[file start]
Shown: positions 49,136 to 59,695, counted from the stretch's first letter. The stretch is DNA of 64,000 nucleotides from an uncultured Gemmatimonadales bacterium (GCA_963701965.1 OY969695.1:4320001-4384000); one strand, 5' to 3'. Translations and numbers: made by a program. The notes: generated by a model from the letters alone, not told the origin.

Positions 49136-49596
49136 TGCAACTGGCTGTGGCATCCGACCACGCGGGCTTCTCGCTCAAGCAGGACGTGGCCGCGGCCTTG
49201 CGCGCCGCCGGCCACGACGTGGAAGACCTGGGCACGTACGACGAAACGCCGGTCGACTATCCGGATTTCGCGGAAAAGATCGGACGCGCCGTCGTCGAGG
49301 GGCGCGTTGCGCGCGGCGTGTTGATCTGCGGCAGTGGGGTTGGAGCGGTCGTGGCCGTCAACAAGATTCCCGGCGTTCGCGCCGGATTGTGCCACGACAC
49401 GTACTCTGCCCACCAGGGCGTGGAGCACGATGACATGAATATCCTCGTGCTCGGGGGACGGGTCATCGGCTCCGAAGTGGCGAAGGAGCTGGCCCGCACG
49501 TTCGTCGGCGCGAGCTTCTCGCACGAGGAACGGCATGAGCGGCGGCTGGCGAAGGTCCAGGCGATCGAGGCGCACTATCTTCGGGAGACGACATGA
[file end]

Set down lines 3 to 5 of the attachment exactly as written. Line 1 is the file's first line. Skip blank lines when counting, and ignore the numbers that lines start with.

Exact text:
49136 TGCAACTGGCTGTGGCATCCGACCACGCGGGCTTCTCGCTCAAGCAGGACGTGGCCGCGGCCTTG
49201 CGCGCCGCCGGCCACGACGTGGAAGACCTGGGCACGTACGACGAAACGCCGGTCGACTATCCGGATTTCGCGGAAAAGATCGGACGCGCCGTCGTCGAGG
49301 GGCGCGTTGCGCGCGGCGTGTTGATCTGCGGCAGTGGGGTTGGAGCGGTCGTGGCCGTCAACAAGATTCCCGGCGTTCGCGCCGGATTGTGCCACGACAC